I wrote this piece a few years ago when the Powers That Be were deciding whether to relocate us (mainly Hubby, we could join him if we wanted to) to another province. I wrote it because even though Newfoundland and Labrador isn’t my first home, the one I was born and raised into, the province where I spent my childhood or even my teenage or young adult years, I have grown to be a member of its community. To be rooted in its existence; to be placed within its confines and be a responsible member of its society. We are raising children into young contributing adults, who are attaining education and part-time jobs, building relationships and creating independent flourishing lives. This latest budget is like a kick in the guts for all of the work we’ve put into creating a family rooted in a flailing province. We feel like fools for putting our lives in the hands of politicians we trusted into moving the province forward, so our children could make lives for themselves here, and maybe not be forced out of its doors with their degrees in hand and goals thrown over Signal Hill. We were wrong. Now, with the encroaching end of University life for two of our ‘children’, we are egging them to move onwards and upwards, out of the province into which they have grown, out of the province they have called home for all of their lives. Out to get better jobs, better lives and a chance at moving forward. We may be going with them. It wouldn’t be the first time we’ve contemplated jumping ship…or were asked politely to heave-ho. This budget may be the kick in the arse we need to get there.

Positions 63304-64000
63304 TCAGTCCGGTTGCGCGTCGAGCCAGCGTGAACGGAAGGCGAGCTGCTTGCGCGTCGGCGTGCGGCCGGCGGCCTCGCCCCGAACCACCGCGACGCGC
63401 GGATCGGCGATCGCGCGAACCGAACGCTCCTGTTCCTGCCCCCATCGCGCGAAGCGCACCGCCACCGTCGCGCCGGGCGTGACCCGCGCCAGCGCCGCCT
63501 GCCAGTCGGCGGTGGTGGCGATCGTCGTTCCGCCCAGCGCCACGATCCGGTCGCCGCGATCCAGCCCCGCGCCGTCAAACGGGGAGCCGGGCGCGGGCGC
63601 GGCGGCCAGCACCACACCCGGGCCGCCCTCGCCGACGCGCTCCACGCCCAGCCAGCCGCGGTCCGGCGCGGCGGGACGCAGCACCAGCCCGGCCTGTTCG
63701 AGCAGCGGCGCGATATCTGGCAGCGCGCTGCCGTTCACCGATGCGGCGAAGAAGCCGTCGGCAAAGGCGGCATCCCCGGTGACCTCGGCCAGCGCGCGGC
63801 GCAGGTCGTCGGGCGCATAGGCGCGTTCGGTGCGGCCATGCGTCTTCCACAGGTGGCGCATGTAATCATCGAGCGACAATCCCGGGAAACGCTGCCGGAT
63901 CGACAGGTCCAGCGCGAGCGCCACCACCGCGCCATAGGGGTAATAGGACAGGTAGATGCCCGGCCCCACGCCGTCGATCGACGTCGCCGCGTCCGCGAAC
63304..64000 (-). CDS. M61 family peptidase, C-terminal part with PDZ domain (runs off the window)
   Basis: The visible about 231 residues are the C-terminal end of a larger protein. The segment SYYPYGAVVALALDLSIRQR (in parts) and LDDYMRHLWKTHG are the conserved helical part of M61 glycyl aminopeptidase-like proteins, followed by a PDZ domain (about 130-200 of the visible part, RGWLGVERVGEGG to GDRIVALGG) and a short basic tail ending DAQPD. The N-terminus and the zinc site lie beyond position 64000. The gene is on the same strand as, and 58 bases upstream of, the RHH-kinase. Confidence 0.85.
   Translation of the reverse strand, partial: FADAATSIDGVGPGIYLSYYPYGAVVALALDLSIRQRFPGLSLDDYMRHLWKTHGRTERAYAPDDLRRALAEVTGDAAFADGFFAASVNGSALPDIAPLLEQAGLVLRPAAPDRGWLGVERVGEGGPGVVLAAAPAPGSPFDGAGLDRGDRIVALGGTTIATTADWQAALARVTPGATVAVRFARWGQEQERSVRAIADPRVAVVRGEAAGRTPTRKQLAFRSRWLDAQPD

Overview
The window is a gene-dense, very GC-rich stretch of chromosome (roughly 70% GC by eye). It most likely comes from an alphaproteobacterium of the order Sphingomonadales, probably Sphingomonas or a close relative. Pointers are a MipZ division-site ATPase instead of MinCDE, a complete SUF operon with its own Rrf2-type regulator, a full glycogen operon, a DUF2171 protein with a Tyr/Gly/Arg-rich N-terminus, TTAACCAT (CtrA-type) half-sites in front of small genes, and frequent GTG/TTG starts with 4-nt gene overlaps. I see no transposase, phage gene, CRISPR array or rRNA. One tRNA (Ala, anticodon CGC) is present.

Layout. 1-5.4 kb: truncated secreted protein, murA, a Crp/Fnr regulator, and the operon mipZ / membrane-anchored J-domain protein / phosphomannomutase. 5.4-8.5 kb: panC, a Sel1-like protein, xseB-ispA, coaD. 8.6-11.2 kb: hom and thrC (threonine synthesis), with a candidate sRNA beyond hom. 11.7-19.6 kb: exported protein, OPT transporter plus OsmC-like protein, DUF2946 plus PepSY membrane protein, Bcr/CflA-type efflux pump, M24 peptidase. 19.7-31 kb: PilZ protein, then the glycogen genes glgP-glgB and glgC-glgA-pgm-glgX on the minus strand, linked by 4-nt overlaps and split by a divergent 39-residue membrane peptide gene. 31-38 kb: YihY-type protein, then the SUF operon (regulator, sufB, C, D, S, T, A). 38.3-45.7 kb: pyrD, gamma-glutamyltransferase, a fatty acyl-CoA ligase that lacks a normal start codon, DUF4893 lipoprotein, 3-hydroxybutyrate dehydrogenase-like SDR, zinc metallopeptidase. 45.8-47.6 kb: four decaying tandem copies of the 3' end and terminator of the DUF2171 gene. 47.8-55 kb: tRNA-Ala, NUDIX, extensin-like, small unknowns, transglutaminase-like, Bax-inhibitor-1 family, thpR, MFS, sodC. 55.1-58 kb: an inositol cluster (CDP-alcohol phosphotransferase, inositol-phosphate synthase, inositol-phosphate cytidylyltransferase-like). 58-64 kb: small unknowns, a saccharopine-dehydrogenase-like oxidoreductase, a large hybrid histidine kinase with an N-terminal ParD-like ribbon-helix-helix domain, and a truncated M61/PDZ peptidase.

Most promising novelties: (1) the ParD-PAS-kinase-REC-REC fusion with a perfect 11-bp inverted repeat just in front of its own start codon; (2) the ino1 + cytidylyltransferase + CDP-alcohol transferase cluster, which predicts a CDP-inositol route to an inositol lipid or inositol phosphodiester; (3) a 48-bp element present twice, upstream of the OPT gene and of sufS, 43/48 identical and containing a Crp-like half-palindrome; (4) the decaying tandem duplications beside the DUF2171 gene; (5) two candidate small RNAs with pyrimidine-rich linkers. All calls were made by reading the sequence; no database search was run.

We still love it here. We still think Newfoundland and Labrador has a lot to offer, however, we are dismayed and broken- hearted over the debacle they call fiscal responsibility. It’s not all of ‘them’. We did this too. Ugh. So, do we jump into a plane and head Westward young man with our young adults to start anew, or do we stay and weather the storm that is this brutal budget? Tough times, ahead my friends and the decision to stay or go will be made more visible as the cuts keep coming. I can’t sit and pretend my head is not on the chopping block. The cuts to services like mine are always the first to get the axe. Vulnerable populations are swatted aside in the name of ‘fiscal restraint’ and are forced to deal with already difficult challenges made even more arduous due to our inability to put humanity first. Compassion and human dignity are too expensive to support. And so it goes. I sit and wait to see where my fate will fall in the grand scheme of the government’s budget.